The limousine company operator that owned the vehicle in which 20 people were killed in a horrific crash last Saturday in upstate New York has been charged with criminally negligent homicide, said court officials on Wednesday.
Authorities charged Nauman Hussain, who is 28, with one felony count following the deadliest transportation accident in the U.S. in nearly 10 years.
Hussain was released from jail after posting $150,000 bail in Cobbelskill, which is near Albany, the state capital. The judged entered a plea of not guilty on Hussain’s behalf.
Hussain’s arraignment took place miles from the Schoharie crash site where people were holding a candlelight vigil for the 20 victims.
Governor Andrew Cuomo said Monday that the 2001 limousine involved in the fatal crash was a Ford Excursion and had failed inspection in September and that the driver that night did not hold the proper license to drive the vehicle.
State officials had ordered that the vehicle be taken out of service during September and it should not have been driven that night or any night said the Superintendent for the New York State Police.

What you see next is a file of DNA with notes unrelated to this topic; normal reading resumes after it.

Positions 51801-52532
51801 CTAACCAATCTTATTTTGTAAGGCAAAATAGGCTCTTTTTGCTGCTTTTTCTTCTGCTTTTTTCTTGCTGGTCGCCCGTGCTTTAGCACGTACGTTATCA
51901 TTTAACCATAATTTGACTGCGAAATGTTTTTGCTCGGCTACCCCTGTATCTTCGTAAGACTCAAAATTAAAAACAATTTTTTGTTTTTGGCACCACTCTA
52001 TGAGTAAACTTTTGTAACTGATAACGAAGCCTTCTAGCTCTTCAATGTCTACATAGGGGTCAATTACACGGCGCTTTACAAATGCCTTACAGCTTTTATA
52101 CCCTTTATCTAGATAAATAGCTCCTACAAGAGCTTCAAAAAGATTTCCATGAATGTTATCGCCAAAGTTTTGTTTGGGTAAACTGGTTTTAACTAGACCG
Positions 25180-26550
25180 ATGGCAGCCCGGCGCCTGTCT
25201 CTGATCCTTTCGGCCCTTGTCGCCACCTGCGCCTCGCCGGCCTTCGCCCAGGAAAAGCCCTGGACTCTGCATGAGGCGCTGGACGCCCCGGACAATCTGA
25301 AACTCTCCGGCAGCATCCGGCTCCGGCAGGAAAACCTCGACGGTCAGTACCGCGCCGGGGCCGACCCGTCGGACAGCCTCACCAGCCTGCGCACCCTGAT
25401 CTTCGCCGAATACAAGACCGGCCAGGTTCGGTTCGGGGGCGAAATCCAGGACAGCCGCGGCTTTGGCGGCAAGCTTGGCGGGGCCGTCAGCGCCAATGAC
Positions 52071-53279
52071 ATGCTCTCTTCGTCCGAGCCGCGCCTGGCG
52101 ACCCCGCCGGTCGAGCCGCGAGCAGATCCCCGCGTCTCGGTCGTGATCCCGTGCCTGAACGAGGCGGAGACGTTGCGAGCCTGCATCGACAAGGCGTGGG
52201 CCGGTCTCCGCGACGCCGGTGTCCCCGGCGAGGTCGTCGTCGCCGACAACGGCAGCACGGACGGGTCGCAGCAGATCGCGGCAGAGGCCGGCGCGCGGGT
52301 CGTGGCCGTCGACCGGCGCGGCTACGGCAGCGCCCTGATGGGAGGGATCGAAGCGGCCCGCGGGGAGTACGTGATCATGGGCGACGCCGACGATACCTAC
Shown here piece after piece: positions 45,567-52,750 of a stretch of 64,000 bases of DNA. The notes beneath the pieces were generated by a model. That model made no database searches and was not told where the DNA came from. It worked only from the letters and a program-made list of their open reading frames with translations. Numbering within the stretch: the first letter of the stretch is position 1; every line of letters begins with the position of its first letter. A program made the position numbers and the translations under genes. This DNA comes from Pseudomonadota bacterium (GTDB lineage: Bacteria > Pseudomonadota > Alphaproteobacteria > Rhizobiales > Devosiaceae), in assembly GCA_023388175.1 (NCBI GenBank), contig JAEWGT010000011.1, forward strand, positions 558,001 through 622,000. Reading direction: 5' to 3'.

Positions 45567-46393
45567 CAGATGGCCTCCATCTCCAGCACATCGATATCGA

The Superintendent added that the sole responsibility for that vehicle being driven on Saturday rests with Mr. Hussain.
Nauman’s father Shahed Hussain is the owner of company that owns the limousine Prestige Limousine, but he is not in the U.S. and additional charges could be forthcoming, said authorities.
The lawyer representing the company Lee Kindlon told a Wednesday news conference that he would defend Mr. Hussain against all charges.
On Tuesday, Kindlon said that the safety violations that were issued in September on the Ford Excursion limousine were for the most part minor and were not causes for the crash.
The vehicle, which was carrying 17 and the driver headed to a birthday party Saturday, but ran a stop sign at the intersection of a highway in Schoharie.
It then crashed into a parked car that was unoccupied and two pedestrians prior to stopping in a shallow ravine, said officials. The driver, the 17 passengers and both pedestrians were killed.
Prior to the vehicle crashing, Erin McGowan one of the passengers in the Ford Excursion, texted someone that the limo appeared to be having engine problems said a report in the New York Times.